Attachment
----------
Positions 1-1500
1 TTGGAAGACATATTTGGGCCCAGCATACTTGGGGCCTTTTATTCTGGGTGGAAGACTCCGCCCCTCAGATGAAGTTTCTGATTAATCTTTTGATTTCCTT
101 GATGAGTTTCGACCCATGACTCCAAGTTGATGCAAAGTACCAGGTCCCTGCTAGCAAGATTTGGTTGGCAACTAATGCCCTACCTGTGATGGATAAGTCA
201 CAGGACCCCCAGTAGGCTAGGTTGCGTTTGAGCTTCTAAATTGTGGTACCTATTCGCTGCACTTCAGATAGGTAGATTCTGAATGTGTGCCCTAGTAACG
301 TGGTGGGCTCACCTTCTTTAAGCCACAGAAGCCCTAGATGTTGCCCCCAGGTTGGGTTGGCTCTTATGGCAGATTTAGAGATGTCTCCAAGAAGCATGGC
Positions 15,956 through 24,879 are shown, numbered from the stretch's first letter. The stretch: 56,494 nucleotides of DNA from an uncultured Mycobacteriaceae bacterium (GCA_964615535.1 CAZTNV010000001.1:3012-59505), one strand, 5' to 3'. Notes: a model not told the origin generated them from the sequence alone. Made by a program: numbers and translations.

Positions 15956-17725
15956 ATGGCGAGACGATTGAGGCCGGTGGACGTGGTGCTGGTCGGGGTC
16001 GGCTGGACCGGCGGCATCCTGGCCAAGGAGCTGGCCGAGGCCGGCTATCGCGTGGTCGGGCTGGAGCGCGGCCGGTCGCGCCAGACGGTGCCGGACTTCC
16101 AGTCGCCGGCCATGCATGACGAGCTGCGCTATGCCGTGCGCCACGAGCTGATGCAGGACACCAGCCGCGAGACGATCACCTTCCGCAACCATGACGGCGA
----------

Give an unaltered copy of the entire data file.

Positions 1-1500
1 TTGGAAGACATATTTGGGCCCAGCATACTTGGGGCCTTTTATTCTGGGTGGAAGACTCCGCCCCTCAGATGAAGTTTCTGATTAATCTTTTGATTTCCTT
101 GATGAGTTTCGACCCATGACTCCAAGTTGATGCAAAGTACCAGGTCCCTGCTAGCAAGATTTGGTTGGCAACTAATGCCCTACCTGTGATGGATAAGTCA
201 CAGGACCCCCAGTAGGCTAGGTTGCGTTTGAGCTTCTAAATTGTGGTACCTATTCGCTGCACTTCAGATAGGTAGATTCTGAATGTGTGCCCTAGTAACG
301 TGGTGGGCTCACCTTCTTTAAGCCACAGAAGCCCTAGATGTTGCCCCCAGGTTGGGTTGGCTCTTATGGCAGATTTAGAGATGTCTCCAAGAAGCATGGC
Positions 15,956 through 24,879 are shown, numbered from the stretch's first letter. The stretch: 56,494 nucleotides of DNA from an uncultured Mycobacteriaceae bacterium (GCA_964615535.1 CAZTNV010000001.1:3012-59505), one strand, 5' to 3'. Notes: a model not told the origin generated them from the sequence alone. Made by a program: numbers and translations.

Positions 15956-17725
15956 ATGGCGAGACGATTGAGGCCGGTGGACGTGGTGCTGGTCGGGGTC
16001 GGCTGGACCGGCGGCATCCTGGCCAAGGAGCTGGCCGAGGCCGGCTATCGCGTGGTCGGGCTGGAGCGCGGCCGGTCGCGCCAGACGGTGCCGGACTTCC
16101 AGTCGCCGGCCATGCATGACGAGCTGCGCTATGCCGTGCGCCACGAGCTGATGCAGGACACCAGCCGCGAGACGATCACCTTCCGCAACCATGACGGCGA